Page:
Friedrich Hayek always said that he was a "Burkean Whig". Since England was always the place where he felt most at home, it is not surprising that he would have looked to late 18th century English politics for his model of liberty. But, he might have had greater success in finding successful advocates for his ideas about money and commerce if he had looked across the pond.

When the Constitutional Convention took up the question of legal tender, the initial draft carried over the language from the Articles of Confederation: "the legislature of the United States shall have the power to borrow money and emit bills of credit." Hayek's intellectual forefathers would have none of it. They gave the Congress the Power to "borrow Money on the Credit of the United States" and "To coin Money, regulate the Value thereof, and of foreign Coin" and "To Provide for the Punishment of counterfeiting the Securities and current coin of the United States".

This was a political argument that Hamilton had no trouble winning. The delegates took it as self-evident that "to emit an unfunded paper as the sign of value ought not to continue a formal part of the Constitution, nor ever hereafter to be employed; being, in its nature, repugnant with abuses and liable to be made the engine of imposition and fraud." (Alexander Hamilton)

Washington, as always, had the final word on the subject: "We may become a great commercial and flourishing nation. But, if in the pursuit of the means we should unfortunately stumble again on unfunded paper money or any similar species of fraud, we shall assuredly give a fatal stab to our national credit in its infancy.

Easan Katir writes:

This past month I studied "Capital & Finance in the Age of the Renaissance" [translated] in 1928, to understand how the end game might work when governments spend beyond their means. In the 1500s kings and princes overspent to fight wars, and borrowed from the wealthy to pay the soldiers, who otherwise survived through loot and pillage. In the 2000s the governments overspent to fight wars (including war on terror, war on drugs, war on poverty) and borrowed from wealthy nations. During the Renaissance, the wiser creditors insisted on collateral for their loans governments, and thus eventually foreclosed on pledged Spanish copper and Tyrolean silver mines. Even with collateral, they had trouble collecting, and would frequently advance new loans in return for receiving partial payment on previous notes.Executive Summary: back then, in the short-term, the creditors did well (for about 50 years ), in the long term (200 yrs), it ended badly for the creditors when they slipped up and lent money to governments without collateral, which of course, defaulted.

Alex Castaldo comments:

Ehrenberg's book Capital and Finance in the Age of the Renaissance: A Study of the Fuggers and their Connections  was a favorite reading assignment from the late economic historian Ch. Kindleberger.  He even provided a capsule summary:

"This classic study of the Fugger bank in Augsburg in the 16th century focuses on war and money. Money is needed to buy soldiers, but with soldiers one can acquire money. The Fuggers were involved with Venice, Austria, the Holy Roman Empire, the financial markets of Lyons, Bruges and Antwerp, and through them, with the Spanish crown, which proved their undoing. The financial center of Europe was moving northward from Lucca, Florence and Venice (Genoa, a rival of the Fuggers for the Spanish treasure that was overdue in payment for loans when it reached Seville, hung on longer). The period was one of struggling capital markets. The mistake that brought down the Fuggers, and many a bank before and since, was lending too much to kings on inadequate security".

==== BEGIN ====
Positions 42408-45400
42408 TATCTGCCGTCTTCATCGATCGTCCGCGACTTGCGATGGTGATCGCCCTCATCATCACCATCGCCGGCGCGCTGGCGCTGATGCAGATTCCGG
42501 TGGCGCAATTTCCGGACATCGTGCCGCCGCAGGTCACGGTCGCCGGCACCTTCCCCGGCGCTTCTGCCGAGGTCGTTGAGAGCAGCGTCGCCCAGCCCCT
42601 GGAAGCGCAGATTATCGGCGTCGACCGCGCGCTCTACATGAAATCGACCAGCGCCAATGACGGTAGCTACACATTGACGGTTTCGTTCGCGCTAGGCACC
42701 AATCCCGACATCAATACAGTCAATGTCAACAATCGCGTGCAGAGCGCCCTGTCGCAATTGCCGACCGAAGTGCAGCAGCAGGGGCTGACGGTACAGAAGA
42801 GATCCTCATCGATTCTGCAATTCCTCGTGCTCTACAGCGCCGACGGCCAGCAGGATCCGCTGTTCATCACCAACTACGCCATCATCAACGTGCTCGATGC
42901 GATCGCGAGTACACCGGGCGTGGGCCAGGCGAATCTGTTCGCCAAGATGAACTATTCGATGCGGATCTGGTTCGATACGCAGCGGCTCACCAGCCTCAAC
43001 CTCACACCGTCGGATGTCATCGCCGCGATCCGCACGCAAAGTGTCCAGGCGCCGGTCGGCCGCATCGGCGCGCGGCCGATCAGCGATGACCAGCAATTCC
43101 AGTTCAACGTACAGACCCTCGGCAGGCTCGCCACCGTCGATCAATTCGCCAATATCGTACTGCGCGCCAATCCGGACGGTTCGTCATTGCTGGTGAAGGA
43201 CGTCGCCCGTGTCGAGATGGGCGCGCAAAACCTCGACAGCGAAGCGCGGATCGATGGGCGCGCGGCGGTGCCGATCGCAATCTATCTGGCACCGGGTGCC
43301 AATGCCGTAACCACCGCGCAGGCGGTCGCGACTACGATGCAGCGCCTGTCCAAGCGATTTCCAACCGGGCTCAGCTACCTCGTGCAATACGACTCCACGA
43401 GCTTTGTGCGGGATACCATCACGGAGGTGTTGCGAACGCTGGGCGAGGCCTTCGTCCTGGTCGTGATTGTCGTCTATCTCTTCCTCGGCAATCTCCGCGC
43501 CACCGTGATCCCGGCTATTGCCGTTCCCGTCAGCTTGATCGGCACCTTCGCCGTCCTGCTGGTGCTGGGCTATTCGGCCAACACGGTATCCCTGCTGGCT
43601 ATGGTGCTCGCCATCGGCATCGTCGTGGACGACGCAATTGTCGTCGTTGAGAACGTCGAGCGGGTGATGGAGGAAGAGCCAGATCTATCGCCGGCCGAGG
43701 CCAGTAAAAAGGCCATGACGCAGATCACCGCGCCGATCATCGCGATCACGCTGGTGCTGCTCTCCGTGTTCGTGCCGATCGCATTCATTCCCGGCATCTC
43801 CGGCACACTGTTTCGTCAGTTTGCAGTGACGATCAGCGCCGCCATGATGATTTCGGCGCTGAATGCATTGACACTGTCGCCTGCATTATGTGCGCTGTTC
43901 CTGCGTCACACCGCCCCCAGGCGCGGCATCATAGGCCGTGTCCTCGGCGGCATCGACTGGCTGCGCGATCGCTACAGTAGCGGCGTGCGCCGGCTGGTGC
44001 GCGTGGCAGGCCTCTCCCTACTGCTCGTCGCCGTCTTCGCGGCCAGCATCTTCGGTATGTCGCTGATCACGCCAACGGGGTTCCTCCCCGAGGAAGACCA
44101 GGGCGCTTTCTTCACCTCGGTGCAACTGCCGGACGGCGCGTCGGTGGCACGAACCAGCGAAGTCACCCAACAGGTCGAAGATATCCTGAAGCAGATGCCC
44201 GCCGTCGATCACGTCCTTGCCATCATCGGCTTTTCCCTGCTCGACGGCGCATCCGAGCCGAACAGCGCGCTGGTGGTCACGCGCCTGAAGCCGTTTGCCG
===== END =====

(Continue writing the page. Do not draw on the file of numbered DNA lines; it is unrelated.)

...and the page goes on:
Stephen Jovanovich adds:

As much as I appreciate the patron saint of those of us in the finance bleachers for having the wit to say he studied economic history because he could not "hack the math" of plain economics, Professor Kindleberger did have his blind spots. He was, inevitably, a devoted member of the "where have all the flowers gone" Pete Seeger school of military history. The Fuggers were "involved in Venice" because they, like everyone else in Germany, went there to learn the new Italian science of double-entry bookkeeping. The soldiery that needed money - and ultimately bankrupted Philip II - were not the ones who discovered, collected and shipped the treasure of the Indies and the Americas to Spain; they paid for themselves a hundred times over. The military extravagances that doomed Philip II were the ones made not for profit but for faith - against the Dutch for their stubborn Protestantism and against the bastard Queen Elizabeth for her persistence in the Anglican heresy. The bit about "inadequate security" is actually funny; as Hayek kept reminding the members of the German history school and their Keynesian and Marxist successors, the state NEVER keeps its promises. It is the monopoly that is above all law and, as Philip II devoutly reminded all his petitioners, the sovereign's pledges can only be made good by God. 





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